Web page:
degree of humour, I cannot offer it to the public eye; nay, its
very humour is a sufficient preventive, as, I am sorry to observe, that humour is indelicate, and therefore exceptionable.
I;
In a small book entitled {j Slumbers," I find a sort of apology, and the disavowal of any malicious intention toward th*
persons who are the subjects of the above : It runs thus:
Scarce my eyelids were clos'd,
When a tap on the shoulder—I instantly woke.
Lo, a goddess appear'd, and thus smilingly spoke :-
" My name is Good-Nature: with sorrow I've seen
<f Your petulant writings degraded with spleen:
|| With sorrow I read late epistles you pen'd;
*f€ Pomposo says true, they were made to offend. (   •«■   )
tt,
it
(< Your Muse is a truant, severe without reason,
" Breaking insolent jests, and jests out of season—'
" Ah, why thus unkind!—why malice provoke!—
t( Why1 forfeit esteem for the sake of a joke!
Ah, once you enliven'd my gentle domain,
And e'en then I indulged your satirical vein,
" But not in the dress which it lately appear'd,
| Insignificant; tawdry, bepatch'd, and besmear'd;
st Glossed over, thick painted—the surface was neat %
" But scratch the enamel, and- plain was the cheat;
" Too plain was the cheat—a false composition;
" Little malice, less wit, and a store of derision*
" Yes, once I assisted, and laugh'd as you sung,
" But then your gay theme from mere pleasantry sprung,
" Perhaps sprinkled with humour, or tin&ured with sense j
s' Candour heard and applauded, or fram'd a defence:
" But now" Oh, goddess! I cried,
Forgive what is past, and henceforth be my guide! AN
EPISTLE,
WRITTEN AT SEA,
t^fmrsBag, 3fanuarp i, 1795*
J\ little book I have, which says
There's nothing so unsafe as praise;
It feeds ambition, fosters hope,
And gives protracted nonsense scope;
In fine, it says, praise turns the brain,
And makes the prais'd, or mad, or vain,—
Thus far my little book; how true
The words, will soon be found by you ;
As I, since that unlucky time
You read and prais'd some foolish rhyme,
Have supplicated, day and night,
The Muses to assist my flight;
But not like Lucius—out of sight;
E   2 (   28   )
For Lucius, when his loaded pen
Is aim'd me and better men,
When he the lyric track pursues,
On his fleet hobby horsic Muse,
In guest of common birds and game,
As all attraft such sportsmen's aim,—
Away thro* ambient clouds he flies,
While Reason drops her stricken eyes;
She cannot, dares not, will not trace
Th' adventurer in his covert chase.
But what is Reason, pray, to him ?
The rash, the senseless child of Whim-
Yet, peace!—hath Satire once again
Deluded my meandering strain?
Hath Satire drawn my thoughts astray
From the delightful, flow'ry way,
Where love—and all to love is due,
Supported as it is by you—
Oh, Bob! your constancy is such
It cannot be extoll'd too much!
Illustrious pattern!—fit for those
Who falsify their sacred oaths.—
Ah, Mary ! happy is thy lot;
Tho' absent long, not once forgot. (   29   )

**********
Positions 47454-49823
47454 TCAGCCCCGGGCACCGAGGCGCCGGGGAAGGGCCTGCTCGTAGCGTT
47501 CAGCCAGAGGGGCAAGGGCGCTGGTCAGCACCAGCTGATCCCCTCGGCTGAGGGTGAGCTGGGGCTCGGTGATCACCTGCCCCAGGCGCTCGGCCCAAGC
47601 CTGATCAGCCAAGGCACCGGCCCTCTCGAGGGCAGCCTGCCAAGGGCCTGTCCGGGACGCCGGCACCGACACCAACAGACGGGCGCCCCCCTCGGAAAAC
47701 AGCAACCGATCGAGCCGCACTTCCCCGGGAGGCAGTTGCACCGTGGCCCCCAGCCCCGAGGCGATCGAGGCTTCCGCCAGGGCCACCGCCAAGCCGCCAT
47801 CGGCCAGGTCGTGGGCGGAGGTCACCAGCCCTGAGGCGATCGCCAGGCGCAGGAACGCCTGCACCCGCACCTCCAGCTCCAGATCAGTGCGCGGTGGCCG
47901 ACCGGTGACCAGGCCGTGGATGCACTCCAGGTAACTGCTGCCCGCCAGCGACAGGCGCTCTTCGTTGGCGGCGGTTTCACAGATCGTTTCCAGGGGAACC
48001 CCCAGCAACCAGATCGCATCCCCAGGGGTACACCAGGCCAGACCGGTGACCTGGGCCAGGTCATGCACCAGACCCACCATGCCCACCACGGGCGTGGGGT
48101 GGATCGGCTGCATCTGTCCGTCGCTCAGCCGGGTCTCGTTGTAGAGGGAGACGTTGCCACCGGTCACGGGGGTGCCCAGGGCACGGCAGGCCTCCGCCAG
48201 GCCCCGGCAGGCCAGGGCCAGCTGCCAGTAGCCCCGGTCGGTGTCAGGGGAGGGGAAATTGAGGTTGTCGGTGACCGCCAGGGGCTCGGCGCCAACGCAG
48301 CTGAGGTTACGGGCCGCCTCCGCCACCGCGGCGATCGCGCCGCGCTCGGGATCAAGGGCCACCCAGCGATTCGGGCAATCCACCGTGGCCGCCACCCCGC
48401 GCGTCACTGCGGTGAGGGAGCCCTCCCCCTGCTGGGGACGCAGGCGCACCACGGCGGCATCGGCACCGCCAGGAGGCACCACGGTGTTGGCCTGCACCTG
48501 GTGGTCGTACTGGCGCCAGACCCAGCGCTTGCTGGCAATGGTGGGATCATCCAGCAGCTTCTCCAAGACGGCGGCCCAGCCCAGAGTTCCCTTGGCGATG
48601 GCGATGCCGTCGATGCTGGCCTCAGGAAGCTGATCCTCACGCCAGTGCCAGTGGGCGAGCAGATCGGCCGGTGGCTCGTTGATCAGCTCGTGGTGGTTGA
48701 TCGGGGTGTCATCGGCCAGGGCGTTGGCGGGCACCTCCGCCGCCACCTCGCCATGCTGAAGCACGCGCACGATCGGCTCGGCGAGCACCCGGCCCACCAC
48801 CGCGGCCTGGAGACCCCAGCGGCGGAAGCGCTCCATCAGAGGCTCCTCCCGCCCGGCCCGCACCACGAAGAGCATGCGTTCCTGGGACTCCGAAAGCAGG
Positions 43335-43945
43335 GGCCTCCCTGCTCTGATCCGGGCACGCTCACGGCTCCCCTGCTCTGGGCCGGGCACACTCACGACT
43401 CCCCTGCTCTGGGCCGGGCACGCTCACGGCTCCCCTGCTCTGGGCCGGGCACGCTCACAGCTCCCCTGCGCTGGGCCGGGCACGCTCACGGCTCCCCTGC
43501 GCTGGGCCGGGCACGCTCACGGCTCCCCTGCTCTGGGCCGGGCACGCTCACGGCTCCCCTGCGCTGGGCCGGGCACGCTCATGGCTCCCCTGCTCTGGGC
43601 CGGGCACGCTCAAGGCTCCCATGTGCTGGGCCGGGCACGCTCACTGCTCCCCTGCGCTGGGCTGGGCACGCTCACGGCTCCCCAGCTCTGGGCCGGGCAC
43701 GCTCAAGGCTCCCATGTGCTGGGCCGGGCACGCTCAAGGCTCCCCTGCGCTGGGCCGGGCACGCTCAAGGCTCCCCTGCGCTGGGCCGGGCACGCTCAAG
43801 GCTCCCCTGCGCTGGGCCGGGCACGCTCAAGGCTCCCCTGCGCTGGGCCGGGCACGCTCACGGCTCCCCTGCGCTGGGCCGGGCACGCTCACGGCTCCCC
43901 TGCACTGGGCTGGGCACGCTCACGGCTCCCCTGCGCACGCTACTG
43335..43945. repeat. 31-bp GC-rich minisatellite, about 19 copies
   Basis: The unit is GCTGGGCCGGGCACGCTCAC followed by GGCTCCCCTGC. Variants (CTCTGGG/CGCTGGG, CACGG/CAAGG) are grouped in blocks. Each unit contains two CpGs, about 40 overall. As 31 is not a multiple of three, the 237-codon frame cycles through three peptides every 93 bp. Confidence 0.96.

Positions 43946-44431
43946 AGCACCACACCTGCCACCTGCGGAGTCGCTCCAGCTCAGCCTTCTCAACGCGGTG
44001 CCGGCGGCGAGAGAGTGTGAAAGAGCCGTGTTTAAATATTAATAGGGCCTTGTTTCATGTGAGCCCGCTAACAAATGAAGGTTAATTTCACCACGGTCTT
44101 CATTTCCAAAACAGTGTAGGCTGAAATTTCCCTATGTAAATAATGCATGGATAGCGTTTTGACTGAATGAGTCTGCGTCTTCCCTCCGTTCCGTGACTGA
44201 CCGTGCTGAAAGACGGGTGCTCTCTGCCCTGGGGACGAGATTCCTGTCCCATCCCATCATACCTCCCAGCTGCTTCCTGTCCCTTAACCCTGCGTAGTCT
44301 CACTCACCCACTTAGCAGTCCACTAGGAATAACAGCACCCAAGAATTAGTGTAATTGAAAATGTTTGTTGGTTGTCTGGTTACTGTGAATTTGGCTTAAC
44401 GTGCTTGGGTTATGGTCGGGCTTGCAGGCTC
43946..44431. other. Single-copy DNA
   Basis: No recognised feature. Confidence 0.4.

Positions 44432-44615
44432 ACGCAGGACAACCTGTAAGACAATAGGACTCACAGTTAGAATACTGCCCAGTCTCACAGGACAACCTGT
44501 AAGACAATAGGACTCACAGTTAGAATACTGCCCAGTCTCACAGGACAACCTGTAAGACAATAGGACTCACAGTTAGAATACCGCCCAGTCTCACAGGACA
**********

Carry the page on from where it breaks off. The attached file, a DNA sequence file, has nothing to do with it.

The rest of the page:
Yes, every day his thoughts are bent
On thee, my pretty innocent!
And every night, thou art the theme
Of each enraptured, happy dream—
Not so poor Florentina!* who
The god of love shot thro' and thro',
The god of love, whose missile dart
Lacerates the suffering heart.
Oh, Florentina! gentle maid!
Dost thou still seek the pensive shade ?
Dost thou at night thy sorrows tune
(On thy sweet Jew's-harp) to the moon?
Oh, Florentina ! tell me how
Thou couldst believe his faithless vow ?
How couldst thou trust the winning tongue
Where late triumphant perjury hung?
How couldst thou trust his treacherous eyes,
Where ruin, certain ruin lies ?
* Alas! ill-fated Florentina! I knew thee once in the
vigour and bloom of health—I knew thee ere "a cruel spoiler
came and"——Reader, if thou hast compassion, if thy gentle
heart is capable of commiserating the misfortunes of deluded
beauty—of fallen innocence!—-join with me in execrating the
Monster whose barbarous machinations made that villainy
triumphant which he long afFe&ed to glory in and enjoy. Each cautious tfair with cause suspe&s
The looks and speeches of our sex;
The softest,  sweetest words we say
Are often spoken to betray:
And as for looks—the infectious smile,
Tho' charming, is but full of guile:
Therefore I charge thee once again,
Avoid deceitful barbarous men!
And should they talk of friendship, be
Upon thy guard, and warn'd by me1
By friendship (hypocritic boast)
Many a reputation's lost.
Incredulously treat such friends,
They only serve their wicked ends;
Their wicked ends once serv'd—no doubt
The blazon'd perfidy comes out.
In vain the victim weeps her fate,
By sad experience taught too late!
In vain she pleads his broken vow !*—
Her fame is gone—as thine is now !
In vain, alas! she may complain,
And curse the author of her pain.
The author of her pain is fled
To seek some other .destined Jgiaid, (  31   )
To practice the same perjuries o'er
And do as he hath done before.
But, Oh, Bombasto, tho' thou art
Thus dangerous to the female heart;
But, Oh, Bombasto, tho' we trace
An angel's features in that face;>
The* ev'ry beauty, ev'ry churm,
Adorns thy love-inspiring-, form-*—
Yet, yet forbear, for future shame
Shall overtake and blast thy name ;
Sorrow shall pain thy aching breast,
Compunction shall abandon rest;
Horrors and tortures shall ensue,
Thy days be wretched, and be few,
As many days will not be given
To importune insulted Heaven ;.
Thy God will leave thee, as thou left
The fair " of every hope bereft"—-
But stop—no further I'll proceed !—
My wounded soul begins to bleed—
I can't proceed, my senses grow
Affected at this sight of woe:
Let gayer, sprightlier themes prolong
My immethodic, rambling song. »
IM
m
( 32 )